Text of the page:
Lack of physical activity is on the rise, particularly in affluent countries, according to the World Health Organization (WHO). In a recent study, the organization estimates that more than a quarter of the planet’s population is not getting enough physical exercise.
Wealthier countries appear to be most affected, primarily as a result of a significant increase in, and transition to, more sedentary white collar and desk jobs, and the ready availability of cars and public transit to access these jobs. People working these types of jobs typically must travel to and from work, which in turn consumes more of their leisure time, leaving less opportunity for exercise.
Lower-income countries still require a large number of workers in more active and physically demanding jobs, and a lack of access to public transit means these workers must walk or bicycle to and from their workplace on a daily basis.
Another factor contributing to the increase in inactivity levels in affluent countries might be the corresponding rise in screen time (Netflix, social media, texting, internet browsing, video games, etc.), particularly among those in the younger generations.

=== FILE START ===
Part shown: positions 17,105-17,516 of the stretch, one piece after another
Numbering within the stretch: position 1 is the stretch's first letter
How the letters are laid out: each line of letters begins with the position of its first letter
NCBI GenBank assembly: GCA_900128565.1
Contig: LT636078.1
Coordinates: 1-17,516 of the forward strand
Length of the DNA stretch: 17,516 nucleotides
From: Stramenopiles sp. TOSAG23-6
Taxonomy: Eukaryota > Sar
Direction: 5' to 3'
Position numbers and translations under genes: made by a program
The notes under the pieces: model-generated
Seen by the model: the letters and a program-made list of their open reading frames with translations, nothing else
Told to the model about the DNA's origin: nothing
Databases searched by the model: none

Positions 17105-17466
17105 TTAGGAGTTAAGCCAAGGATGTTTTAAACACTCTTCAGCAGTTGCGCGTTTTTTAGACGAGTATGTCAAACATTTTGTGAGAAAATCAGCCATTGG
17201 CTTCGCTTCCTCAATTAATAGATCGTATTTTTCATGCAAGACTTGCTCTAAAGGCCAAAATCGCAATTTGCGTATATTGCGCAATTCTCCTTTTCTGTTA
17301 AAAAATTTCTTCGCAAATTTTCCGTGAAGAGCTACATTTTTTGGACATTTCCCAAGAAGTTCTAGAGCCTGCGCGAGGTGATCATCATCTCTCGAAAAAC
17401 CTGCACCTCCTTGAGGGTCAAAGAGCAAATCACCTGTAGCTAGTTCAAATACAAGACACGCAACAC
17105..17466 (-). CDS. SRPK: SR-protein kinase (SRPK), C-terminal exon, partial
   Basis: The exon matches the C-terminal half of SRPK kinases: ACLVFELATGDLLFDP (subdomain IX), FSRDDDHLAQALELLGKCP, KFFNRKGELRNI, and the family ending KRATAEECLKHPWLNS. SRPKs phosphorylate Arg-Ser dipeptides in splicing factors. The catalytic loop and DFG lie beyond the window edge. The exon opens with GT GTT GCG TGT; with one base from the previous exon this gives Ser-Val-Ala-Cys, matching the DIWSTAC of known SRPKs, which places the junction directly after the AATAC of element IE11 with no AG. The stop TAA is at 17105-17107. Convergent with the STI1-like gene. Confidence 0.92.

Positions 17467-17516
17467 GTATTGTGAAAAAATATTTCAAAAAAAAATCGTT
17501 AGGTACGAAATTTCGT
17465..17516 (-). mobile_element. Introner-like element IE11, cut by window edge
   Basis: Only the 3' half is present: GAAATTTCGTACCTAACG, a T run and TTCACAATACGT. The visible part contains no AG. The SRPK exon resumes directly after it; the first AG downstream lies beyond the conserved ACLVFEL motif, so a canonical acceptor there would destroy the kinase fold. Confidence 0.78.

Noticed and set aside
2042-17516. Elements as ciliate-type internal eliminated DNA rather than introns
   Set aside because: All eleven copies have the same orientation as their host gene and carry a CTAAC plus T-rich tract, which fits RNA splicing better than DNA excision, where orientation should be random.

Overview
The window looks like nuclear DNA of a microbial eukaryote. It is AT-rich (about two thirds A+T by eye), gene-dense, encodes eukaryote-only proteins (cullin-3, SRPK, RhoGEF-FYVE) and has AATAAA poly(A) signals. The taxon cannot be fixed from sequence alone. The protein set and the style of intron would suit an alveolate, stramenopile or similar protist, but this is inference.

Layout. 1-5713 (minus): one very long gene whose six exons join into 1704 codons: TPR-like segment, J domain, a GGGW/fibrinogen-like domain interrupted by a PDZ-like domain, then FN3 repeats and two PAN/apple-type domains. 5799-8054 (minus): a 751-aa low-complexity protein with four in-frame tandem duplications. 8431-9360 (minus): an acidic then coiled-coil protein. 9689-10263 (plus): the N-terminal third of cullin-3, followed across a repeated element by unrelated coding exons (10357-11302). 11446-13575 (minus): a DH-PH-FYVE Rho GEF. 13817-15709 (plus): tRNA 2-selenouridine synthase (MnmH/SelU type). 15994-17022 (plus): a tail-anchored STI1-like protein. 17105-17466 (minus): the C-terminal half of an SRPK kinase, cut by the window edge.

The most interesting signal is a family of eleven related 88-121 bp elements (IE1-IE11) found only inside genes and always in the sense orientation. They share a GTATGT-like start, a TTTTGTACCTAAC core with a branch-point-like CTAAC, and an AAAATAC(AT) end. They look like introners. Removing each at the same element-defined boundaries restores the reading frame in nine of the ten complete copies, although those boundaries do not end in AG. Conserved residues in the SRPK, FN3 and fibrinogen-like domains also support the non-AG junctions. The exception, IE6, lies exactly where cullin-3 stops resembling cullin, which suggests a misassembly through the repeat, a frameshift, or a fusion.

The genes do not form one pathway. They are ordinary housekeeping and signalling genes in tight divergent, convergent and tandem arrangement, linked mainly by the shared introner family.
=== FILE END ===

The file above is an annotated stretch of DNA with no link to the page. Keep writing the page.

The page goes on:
Lead author of the WHO study, Dr. Regina Guthold said, “Unlike other major global health risks, levels of insufficient physical activity are not falling worldwide, on average, and over a quarter of all adults are not reaching the recommended levels of physical activity for good health.”
The health risks associated with insufficient physical activity are fairly obvious: increased rates of obesity, diabetes, osteoporosis, and heart disease, to name some of the most prominent. But the more subtle and insidious affects on our mental health and emotional well-being are sometimes overlooked in such studies.
Emotional health is not just the absence of mental disorders such as depression and anxiety. It means increased resilience in challenging situations, better control over behaviour, and healthier relationships. Emotional health means being better equipped to contribute meaningfully to society in a creative way, and having a genuine desire to do so.
As global inactivity rises across the planet’s populations, so to do the costs of treating the resulting health problems, both physical and mental.
But what of the hidden costs of a population increasingly incapable of coping with the stresses of everyday life, of a population more disconnected from one another, and less and less capable of or inclined to come up with creative and meaningful solutions for an increasingly troubled world?
These losses may be the least measured but most significant as we move deeper into the 21st century, and hopefully an inspiring incentive for getting us off the couch, away from the tablets, flatscreens and smartphones, and back into our hiking clothes, yoga pants, and soccer shorts.